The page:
Pizzeria Regina, Boston
Location: 11 1/2 Thacher St., Boston MA 02135 [map]
Cost: Margherita (plain), $9.69 for small and $15.99 for large
Payment: Cash only
WORDS AND PHOTOGRAPHS BY DAN S. .::. Boston, per capita, is probably home to more expats from the New York metro area than any other place in America. Particularly among the college and graduate student populations, Boston and Cambridge are packed to the gills with folks who call the Garden State, Long Island, or one of the outer boroughs home. This gives rise to several areas of tension, particularly during baseball season, when thousands of Yankees fans are forced to root in the privacy of their own homes (thank god for MLB.tv!) or risk affronts to their personal safety (Mets fans seem to enjoy relatively harassment-free existences; most, in fact, adopt the Red Sox as their AL team of choice out of a shared distaste for the Bombers).
Food, however, is also a problematic issue. Boston's population of tri-state exiles are usually thrilled with the quality of the lobster rolls and littleneck clams. If you want a burger or a steak, you're in luck, as Boston is home to plenty of fabulous pub-style burger joints (Bartley's and R. F. O'Sullivan) and two of the best steakhouses this side of Peter Luger (Abe & Louis' and Grill 23 & Bar). However, Lord help ya, and I mean Lord help ya if you are ever in the mood for one of those two New York classics; a fresh bagel or a good old-fashioned slice.
The bagel issue is for another blog (does someone want to start nybagel.com?); it will suffice for now to say that the bagel situation is grim, quite grim. But our concern for the moment is pizza. Simply put, the vast majority of pizza in the Boston area is awfulI mean, just lousy. The student areas of Allston and Brighton are chock full of slice joints that look like something you'd recognize from a Manhattan street corner, but, trust me, what they're serving up is nothing like what you or I would call pizza. The predominant style in the Boston slice joints is some abomination called "Greek style." I'm not even sure how to describe it, but it's somewhere between New York and Chicago style, with a thick, greasy crust that ususally tastes remarkably similar to cardboard or one of those bread sticks from Pizza Hut. Slices sit out in those heated carousel things behind glass, and god knows what kind of ovens the places use, because I almost never even get my slice reheated.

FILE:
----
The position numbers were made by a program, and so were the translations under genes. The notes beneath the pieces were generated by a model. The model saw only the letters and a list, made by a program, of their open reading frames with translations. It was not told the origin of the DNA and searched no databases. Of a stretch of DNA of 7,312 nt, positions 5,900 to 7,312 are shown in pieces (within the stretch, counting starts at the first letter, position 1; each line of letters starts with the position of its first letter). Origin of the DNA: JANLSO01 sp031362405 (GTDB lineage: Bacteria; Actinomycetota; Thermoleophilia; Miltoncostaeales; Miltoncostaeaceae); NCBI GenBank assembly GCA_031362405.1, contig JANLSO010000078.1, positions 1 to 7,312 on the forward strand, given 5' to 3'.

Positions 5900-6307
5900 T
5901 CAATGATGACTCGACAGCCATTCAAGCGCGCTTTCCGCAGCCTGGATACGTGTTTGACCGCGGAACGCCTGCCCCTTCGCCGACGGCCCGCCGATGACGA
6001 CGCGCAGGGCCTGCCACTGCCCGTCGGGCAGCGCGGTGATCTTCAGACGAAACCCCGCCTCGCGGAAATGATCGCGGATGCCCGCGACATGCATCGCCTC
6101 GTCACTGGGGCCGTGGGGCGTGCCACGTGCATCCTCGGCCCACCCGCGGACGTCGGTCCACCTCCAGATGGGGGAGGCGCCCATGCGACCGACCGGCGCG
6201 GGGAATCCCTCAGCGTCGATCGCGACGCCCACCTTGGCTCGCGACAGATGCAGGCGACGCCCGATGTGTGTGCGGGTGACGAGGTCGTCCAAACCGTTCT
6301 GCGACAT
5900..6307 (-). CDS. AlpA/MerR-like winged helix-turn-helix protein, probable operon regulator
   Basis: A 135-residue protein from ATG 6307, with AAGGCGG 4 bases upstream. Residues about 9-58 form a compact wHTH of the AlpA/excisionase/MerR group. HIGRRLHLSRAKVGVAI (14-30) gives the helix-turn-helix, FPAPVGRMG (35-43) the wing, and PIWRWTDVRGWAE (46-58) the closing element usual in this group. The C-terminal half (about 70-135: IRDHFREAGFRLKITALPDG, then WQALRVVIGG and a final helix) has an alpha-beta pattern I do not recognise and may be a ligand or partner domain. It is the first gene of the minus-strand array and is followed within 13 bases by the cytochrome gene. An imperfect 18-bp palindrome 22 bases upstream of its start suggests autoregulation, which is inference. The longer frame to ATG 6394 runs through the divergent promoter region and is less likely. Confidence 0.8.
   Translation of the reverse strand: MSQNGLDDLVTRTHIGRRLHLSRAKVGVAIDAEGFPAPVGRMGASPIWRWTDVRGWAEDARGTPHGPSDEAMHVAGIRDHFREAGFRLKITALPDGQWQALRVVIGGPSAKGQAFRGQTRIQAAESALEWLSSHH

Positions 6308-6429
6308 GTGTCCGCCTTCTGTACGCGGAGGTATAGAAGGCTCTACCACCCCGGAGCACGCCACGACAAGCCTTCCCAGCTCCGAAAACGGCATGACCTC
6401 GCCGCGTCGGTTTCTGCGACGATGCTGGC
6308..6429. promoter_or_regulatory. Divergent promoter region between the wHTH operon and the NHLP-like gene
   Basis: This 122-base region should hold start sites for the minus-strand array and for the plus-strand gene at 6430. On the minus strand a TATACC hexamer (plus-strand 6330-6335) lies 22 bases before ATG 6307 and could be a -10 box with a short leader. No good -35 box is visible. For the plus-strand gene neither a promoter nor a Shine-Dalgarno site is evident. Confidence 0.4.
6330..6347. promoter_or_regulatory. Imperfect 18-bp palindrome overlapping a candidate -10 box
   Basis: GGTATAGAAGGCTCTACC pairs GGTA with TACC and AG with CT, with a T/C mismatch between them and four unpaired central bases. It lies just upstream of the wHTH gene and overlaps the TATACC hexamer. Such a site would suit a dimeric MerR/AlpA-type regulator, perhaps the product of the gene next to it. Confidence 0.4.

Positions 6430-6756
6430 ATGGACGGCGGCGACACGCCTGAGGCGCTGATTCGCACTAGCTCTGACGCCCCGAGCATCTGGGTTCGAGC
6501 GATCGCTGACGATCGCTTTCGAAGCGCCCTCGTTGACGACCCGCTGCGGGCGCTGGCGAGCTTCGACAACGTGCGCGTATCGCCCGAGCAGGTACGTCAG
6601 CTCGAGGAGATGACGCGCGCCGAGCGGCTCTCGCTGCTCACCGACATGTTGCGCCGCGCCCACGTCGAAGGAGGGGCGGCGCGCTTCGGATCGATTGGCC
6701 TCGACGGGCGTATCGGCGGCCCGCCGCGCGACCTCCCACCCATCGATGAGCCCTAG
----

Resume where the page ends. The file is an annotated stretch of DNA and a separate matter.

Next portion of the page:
I came to Boston for graduate school after spending my whole life in New Jersey, and many were the nights during my first year when I would just about weep over some tasteless triangular something that was described as pizza while secretly I longed for a slice from Pizza Town in Elmwood Park, New Jersey, or PJ's in New Brunswickanything foldable, thin, and dripping with olive oil.
Thankfully, all is not lost! Unlike New York City or North Jersey, you are unlikely to get a decent slice just by wandering into any old slice joint, but good pizza can be found if you seek it out. There's Santarpio's in East Boston, Ernesto's in the North End, and even a little New Yorkstyle slice joint in the Back Bay called Newbury Pizza than can all do in a pinch and if you feel like riding the T. And, of course, there is the bisnonna of all Boston pizzerias: Pizzeria Regina.
I'm not too much of a histoy buff, but Pizzeria Regina has cred. It opened in 1926, making it, I think, the third- or fourth-oldest pizzeria in America (someome can check my facts on that). It is tucked into Boston's North End, one of America's great Italian-American neighborhoods, a charming network of narrow streets full of fantastic restaurants, pastry joints, cafes, and historical monuments (Paul Revere's house is in the neighborhood). A tirp to the North End is all but a guaranteed good time (try Taranta's for some fantastic gnocchi).